- Harvard — Harvard’s low-scoring, one-point win over Houston flashed back to another ugly victory against an AAC team: Yale’s upset of UConn in 2014. That game was a bigger deal at the time, but the Huskies faded down the stretch and ended up squarely in the NIT; Houston’s in-conference play will influence how big Harvard’s win ultimately looks. If nothing else, it’s the second straight season Harvard got to celebrate over the holidays. (Just don’t ask what happened the year before.)
- Princeton — After playing nine of their first 10 D-I games away from home, the Tigers won’t leave Princeton again until February. They have a special home-court advantage at Jadwin Gym and they’ll be favored in every game, but two of their January opponents are Penn and Yale, who have frustrated Princeton in recent seasons.
- Yale — The Bulldogs spent Thursday night losing shooters, making sloppy passes, and getting beat to loose balls — and yet they still had a chance to beat 9-4 Temple on the road. They can thank their frontcourt: Sam Downey had 15 points and 17 rebounds (nine offensive!), Jordan Bruner set or matched career highs with 15 points and four blocks, and Temple shot just 32% inside the arc. Yale is not as fundamentally solid as last year’s team, but its ceiling is really high.
- Penn — Before playing only three minutes in Louisville’s big win over Kentucky, Penn grad Tony Hicks had played 10+ minutes in three straight games, all blowout wins. In his limited time, Hicks has a 24% usage rate — down from his Ivy-leading peak (30-33%), but still second-highest on the Cardinals. That’s come mostly in garbage time; he’s taken hardly any shots in his few minutes against top teams, when playing with more talented teammates.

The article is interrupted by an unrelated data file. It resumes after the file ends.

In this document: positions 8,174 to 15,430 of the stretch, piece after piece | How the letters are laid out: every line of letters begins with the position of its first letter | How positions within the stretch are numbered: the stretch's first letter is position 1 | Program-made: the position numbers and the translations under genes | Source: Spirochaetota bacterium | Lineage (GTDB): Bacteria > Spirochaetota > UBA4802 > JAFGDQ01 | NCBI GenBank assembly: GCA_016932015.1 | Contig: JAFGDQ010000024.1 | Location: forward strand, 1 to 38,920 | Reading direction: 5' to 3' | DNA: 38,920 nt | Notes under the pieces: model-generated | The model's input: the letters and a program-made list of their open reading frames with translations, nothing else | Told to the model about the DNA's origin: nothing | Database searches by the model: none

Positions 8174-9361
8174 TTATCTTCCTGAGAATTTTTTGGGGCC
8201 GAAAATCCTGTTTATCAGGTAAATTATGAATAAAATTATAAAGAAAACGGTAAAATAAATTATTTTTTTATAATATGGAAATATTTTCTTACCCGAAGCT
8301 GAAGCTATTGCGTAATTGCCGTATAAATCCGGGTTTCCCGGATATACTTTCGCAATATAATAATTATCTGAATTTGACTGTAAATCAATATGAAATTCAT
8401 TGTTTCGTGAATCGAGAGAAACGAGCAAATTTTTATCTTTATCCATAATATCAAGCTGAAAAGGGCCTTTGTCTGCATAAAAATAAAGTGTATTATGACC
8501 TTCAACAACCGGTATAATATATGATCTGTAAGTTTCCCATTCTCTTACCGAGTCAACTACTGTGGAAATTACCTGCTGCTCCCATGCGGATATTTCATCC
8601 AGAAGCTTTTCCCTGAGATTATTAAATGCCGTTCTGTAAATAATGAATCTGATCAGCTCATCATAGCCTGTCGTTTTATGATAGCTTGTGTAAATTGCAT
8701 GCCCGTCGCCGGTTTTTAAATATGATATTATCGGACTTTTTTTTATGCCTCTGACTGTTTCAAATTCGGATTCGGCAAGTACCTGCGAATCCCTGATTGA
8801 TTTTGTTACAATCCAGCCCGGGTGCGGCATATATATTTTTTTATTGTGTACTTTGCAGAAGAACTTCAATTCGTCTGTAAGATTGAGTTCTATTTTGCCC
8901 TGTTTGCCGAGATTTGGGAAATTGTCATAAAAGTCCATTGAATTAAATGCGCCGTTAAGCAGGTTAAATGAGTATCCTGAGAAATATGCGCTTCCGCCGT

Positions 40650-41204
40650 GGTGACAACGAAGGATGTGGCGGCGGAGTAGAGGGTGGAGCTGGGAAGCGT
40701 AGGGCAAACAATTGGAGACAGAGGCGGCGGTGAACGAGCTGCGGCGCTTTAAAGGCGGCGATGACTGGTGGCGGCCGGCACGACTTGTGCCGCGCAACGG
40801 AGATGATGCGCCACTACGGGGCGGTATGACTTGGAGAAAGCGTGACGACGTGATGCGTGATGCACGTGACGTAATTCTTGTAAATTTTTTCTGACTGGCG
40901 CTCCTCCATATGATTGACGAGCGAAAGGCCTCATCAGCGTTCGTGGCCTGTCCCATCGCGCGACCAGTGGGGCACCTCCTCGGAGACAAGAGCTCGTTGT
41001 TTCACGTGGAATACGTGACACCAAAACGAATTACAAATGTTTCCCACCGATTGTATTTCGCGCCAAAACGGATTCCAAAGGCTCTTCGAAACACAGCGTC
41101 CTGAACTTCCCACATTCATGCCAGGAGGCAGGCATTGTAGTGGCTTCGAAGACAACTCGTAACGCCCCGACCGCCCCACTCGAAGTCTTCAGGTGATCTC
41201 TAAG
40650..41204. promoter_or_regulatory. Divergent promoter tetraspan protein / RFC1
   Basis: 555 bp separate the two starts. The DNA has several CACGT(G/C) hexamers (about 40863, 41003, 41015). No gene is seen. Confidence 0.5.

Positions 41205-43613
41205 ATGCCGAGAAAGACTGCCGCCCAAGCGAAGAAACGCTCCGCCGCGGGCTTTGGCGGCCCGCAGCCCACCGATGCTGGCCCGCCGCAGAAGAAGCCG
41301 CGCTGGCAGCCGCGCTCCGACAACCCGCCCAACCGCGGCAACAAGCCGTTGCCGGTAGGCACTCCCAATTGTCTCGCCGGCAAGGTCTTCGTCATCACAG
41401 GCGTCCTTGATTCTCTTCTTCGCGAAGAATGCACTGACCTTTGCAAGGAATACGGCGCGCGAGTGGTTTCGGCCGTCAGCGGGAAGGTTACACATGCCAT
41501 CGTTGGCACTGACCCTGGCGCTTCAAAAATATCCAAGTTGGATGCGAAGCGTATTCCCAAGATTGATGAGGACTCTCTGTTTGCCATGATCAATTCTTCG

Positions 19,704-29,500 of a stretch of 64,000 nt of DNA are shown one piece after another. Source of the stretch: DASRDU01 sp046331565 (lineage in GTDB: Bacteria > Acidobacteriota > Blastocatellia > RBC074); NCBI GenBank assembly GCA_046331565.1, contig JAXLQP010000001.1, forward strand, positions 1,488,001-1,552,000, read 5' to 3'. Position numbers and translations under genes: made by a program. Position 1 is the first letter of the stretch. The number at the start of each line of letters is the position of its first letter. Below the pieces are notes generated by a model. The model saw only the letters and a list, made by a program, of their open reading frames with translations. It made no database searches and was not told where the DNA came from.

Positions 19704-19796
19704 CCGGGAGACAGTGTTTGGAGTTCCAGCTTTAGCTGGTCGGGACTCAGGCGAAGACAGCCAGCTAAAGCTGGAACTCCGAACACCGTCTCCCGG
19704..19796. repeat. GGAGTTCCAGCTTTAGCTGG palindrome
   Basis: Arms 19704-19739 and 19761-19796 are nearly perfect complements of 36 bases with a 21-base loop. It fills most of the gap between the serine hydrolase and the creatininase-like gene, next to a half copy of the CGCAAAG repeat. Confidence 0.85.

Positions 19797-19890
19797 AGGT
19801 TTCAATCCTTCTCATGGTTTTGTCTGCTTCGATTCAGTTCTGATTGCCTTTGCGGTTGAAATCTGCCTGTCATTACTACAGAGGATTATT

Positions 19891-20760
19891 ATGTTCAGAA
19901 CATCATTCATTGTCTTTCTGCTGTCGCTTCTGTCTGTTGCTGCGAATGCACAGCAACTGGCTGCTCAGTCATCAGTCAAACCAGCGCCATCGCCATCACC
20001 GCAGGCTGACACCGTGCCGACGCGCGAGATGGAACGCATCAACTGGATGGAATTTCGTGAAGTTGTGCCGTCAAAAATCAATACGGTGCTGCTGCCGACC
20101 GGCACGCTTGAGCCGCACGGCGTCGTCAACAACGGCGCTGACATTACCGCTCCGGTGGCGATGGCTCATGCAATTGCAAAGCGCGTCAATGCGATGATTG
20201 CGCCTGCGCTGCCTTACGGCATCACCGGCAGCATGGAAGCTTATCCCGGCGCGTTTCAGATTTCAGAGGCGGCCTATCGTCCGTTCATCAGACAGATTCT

- Columbia — The Lions have been off for a couple weeks, but catch up on history by listening to the Columbia Sports Management Program’s podcast with Jerry Sherwin, a former team manager who has been involved with the program for more than half a century.
- Cornell — USC 37, Cornell 34 was one of this season’s most surprising halftime scores, given that the No. 23 Trojans were playing at home with an unbeaten record. They kept it that way by a final margin of 79-67, but the Big Red was in it until the final six minutes. Stone Gettings, Robert Hatter and Matt Morgan took 77% of Cornell’s shots that night, and 64% against Troy three days later.
- Brown — The Bears have won seven of their last eight games, but only one of those wins came away from home, and the best team they beat (per KenPom) was #292 Bryant. On Thursday, Maine committed several unforced turnovers and allowed two four-point plays in the decisive second half, but it was still within one possession in the final minutes. Brown can’t count on getting the same sort of help once Ivy play begins.
- Dartmouth — It’s been a disappointing start for the Big Green, but one bright spot has been the emergence of sophomore Guilien Smith. After mostly coming off the bench last season, Smith has thrived in a starting role, posting a 106 offensive rating on 23% usage. He scored career-high 29 points at Bryant, including five three-pointers.